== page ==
Tim Wolfe resigned his position as president of the University of Missouri on Monday amid mounting pressure from students and faculty.
Given on-campus protests, growing national attention on one student’s hunger strike and the threat of a boycott by players of color on the football team, he had no other option.
At best, his handling (or mishandling) of the racism and broader tension that has consumed the school in recent months was a display of utter confusion and blind naivete. More likely it was a determined and misguided attempt to throw blinders up and carry on; a stubborn unwillingness to acknowledge the context in which the unrest on the campus unfolded.
Wolfe, a former IBM executive who, reports suggest, had been hired to curb costs at the school, stumbled badly after a group of black students asked him recently if he understood the term systematic oppression.
“I will give you an answer, and I’m sure it will be a wrong answer...Systematic oppression is when you don’t believe that you have the equal opportunity for success,” Wolfe reportedly said, sparking outrage at the suggestion that black students had conjured the idea for their own benefit.
In the last several months, black students on campus have reported being called racial slurs. The n-word was tossed around. A swastika was painted in human feces on a dorm wall. Through it all, Wolfe remained largely quiet, failing in at least one instance to even acknowledge student protesters, let alone their demands that he address persistent racism on campus. Of course there is no easy fix or miracle salve, but the silence said loudly to students and faculty, particularly those of color, that acknowledging and grappling with racism on campus was not a priority for him. Only after graduate student Jonathan Butler began a hunger strike calling for his resignation did Wolfe issue an apology--one without real teeth.
Students and faculty were not satisfied and vowed to walk out Monday in protest. Yet only when more than 30 members of the Missouri football team promised over the weekend to also go on strike, prompting the university board of curators to call a meeting, did Wolfe really begin to scramble, vowing Sunday to “create the safe space for a meaningful conversation that promotes change.” It was too little, too late.
As the Washington Post lays out in a piece entitled “With $1 million at stake, U. of Missouri’s president now taking protests seriously,” Wolfe had been hired to save money, not bleed it, and he understood that directive. If the school forfeited Saturday’s game, it stood, all told, to lose multiple millions of dollars.
What he seemingly failed to grasp was that ignoring reports of racism on campus was not going to make the issue disappear.
Wolfe also perilously ignored the larger sociopolitical context of 2015. Columbia sits just two hours west of Ferguson. While he may not have felt personally impacted by the Black Lives Matter movement that gained national traction after Michael Brown was killed there, his students certainly did. Students are connected, engaged with the protests through Facebook, Twitter, YouTube and other media, and on the ground in Ferguson. They are aware of the backlash from uncomfortable white residents and defensive police officers. The events that are unfolding (Wolfe’s resignation is an important marker, but certainly not an endpoint) on campus are not taking place in a vacuum. Even if he did recognize that something needed to be done, his timeline for acknowledging that fact was, in today’s world, utterly untenable.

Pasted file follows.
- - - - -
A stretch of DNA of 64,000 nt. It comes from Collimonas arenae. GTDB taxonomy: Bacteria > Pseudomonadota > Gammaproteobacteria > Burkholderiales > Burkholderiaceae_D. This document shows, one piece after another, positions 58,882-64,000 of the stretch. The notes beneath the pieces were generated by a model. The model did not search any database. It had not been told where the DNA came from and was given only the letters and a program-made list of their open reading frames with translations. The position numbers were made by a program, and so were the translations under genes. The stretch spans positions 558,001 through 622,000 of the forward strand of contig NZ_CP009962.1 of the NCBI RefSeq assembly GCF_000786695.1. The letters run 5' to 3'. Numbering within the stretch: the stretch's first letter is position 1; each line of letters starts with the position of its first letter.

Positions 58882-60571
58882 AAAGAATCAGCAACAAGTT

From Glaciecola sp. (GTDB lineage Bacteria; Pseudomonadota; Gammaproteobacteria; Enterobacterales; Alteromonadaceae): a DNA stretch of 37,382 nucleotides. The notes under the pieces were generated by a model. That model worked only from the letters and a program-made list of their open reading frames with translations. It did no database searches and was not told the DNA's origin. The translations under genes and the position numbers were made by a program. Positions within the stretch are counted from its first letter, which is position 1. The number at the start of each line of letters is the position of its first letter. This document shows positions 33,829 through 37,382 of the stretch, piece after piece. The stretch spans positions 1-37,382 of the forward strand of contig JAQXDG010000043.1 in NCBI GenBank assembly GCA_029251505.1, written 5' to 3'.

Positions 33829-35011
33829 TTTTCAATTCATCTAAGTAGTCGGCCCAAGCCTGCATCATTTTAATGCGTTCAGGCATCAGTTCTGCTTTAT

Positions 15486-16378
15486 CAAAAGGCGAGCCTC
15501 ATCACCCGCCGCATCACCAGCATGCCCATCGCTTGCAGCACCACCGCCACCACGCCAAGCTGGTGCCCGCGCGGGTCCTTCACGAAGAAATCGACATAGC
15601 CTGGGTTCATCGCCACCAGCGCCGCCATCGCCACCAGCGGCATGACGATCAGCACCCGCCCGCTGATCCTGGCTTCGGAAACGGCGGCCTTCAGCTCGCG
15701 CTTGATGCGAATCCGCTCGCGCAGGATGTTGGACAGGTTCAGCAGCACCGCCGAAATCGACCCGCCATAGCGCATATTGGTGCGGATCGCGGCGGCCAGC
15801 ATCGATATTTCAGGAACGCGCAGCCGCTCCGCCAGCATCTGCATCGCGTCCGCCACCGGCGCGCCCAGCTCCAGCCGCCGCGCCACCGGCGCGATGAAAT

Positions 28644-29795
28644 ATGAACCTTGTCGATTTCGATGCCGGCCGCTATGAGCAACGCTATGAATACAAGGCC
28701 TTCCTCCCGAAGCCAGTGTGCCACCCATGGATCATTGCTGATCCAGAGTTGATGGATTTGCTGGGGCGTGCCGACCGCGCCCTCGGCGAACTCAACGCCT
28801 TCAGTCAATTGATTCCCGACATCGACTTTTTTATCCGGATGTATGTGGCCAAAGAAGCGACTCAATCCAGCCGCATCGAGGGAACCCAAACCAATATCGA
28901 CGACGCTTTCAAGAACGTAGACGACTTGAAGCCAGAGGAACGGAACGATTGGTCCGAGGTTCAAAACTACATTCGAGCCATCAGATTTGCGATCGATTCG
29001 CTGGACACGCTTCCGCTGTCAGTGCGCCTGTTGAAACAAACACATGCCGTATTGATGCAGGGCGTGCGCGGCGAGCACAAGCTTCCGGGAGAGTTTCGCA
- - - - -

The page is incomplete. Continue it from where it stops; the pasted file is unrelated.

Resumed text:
Racism may be the boiling point, but students and faculty have been on edge all year, since Wolfe tried, days before the school year began, to cut subsidies for graduate students’ health insurance. While the school eventually gave in and kept the subsidies in the face of student walk-outs, the incident helped cement Wolfe’s position as an outsider. So did his decision to cut the university’s publishing house to save $400,000 a year while pushing for a $72 million football stadium expansion. Sure, he had grown up in Columbia and earned a bachelor’s degree at the school, but he’d then departed academia for the business world. And while that might have initially bolstered his qualification as the school’s funding stagnated, the battle over subsidies and the recent incidents of racism were a visible reminder that Wolfe wasn’t familiar with or comfortable negotiating the nuances of a modern university campus. The outsider status that was initially a represented new ideas became a mark of ineptitude.
Regardless of his mandate to fix the school’s budgetary woes, Wolfe could not use that directive to shield himself from the reality of post-Ferguson college life, one in which students see the Black Lives Matter movement, see its impact on everything from the presidential election to the growing push for criminal justice reform, and demand to be heard. Ultimately, Wolfe was tone deaf. And it was his stubborn decision to remain so that cost him his job.
This article is from the archive of our partner National Journal.
This article is part of our Next America: Higher Education project, which is supported by grants from the Bill & Melinda Gates Foundation and Lumina Foundation.
We want to hear what you think about this article. Submit a letter to the editor or write to firstname.lastname@example.org.